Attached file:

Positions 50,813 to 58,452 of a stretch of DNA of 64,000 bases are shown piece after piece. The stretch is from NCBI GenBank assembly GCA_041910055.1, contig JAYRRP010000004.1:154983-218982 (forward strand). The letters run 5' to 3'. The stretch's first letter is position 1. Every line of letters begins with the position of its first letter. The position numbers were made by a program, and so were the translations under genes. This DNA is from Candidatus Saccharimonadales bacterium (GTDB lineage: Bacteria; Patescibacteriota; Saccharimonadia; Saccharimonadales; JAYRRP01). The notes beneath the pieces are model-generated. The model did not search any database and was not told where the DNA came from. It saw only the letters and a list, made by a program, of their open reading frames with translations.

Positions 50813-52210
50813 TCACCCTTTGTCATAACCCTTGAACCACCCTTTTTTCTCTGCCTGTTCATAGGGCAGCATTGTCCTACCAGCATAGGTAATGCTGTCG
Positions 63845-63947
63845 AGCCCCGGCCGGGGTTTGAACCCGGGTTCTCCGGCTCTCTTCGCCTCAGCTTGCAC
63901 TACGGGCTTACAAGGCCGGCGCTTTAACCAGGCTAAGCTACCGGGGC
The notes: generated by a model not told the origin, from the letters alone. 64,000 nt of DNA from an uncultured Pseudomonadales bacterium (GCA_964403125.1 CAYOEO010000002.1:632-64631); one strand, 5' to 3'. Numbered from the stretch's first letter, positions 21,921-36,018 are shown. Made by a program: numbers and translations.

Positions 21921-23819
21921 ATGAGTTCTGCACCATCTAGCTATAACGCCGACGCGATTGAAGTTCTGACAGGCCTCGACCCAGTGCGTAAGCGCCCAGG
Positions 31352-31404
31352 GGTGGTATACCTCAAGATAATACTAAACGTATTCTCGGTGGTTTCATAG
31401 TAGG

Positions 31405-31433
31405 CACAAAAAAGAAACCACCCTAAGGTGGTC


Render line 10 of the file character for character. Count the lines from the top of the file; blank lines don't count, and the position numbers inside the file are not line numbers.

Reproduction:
Positions 31352-31404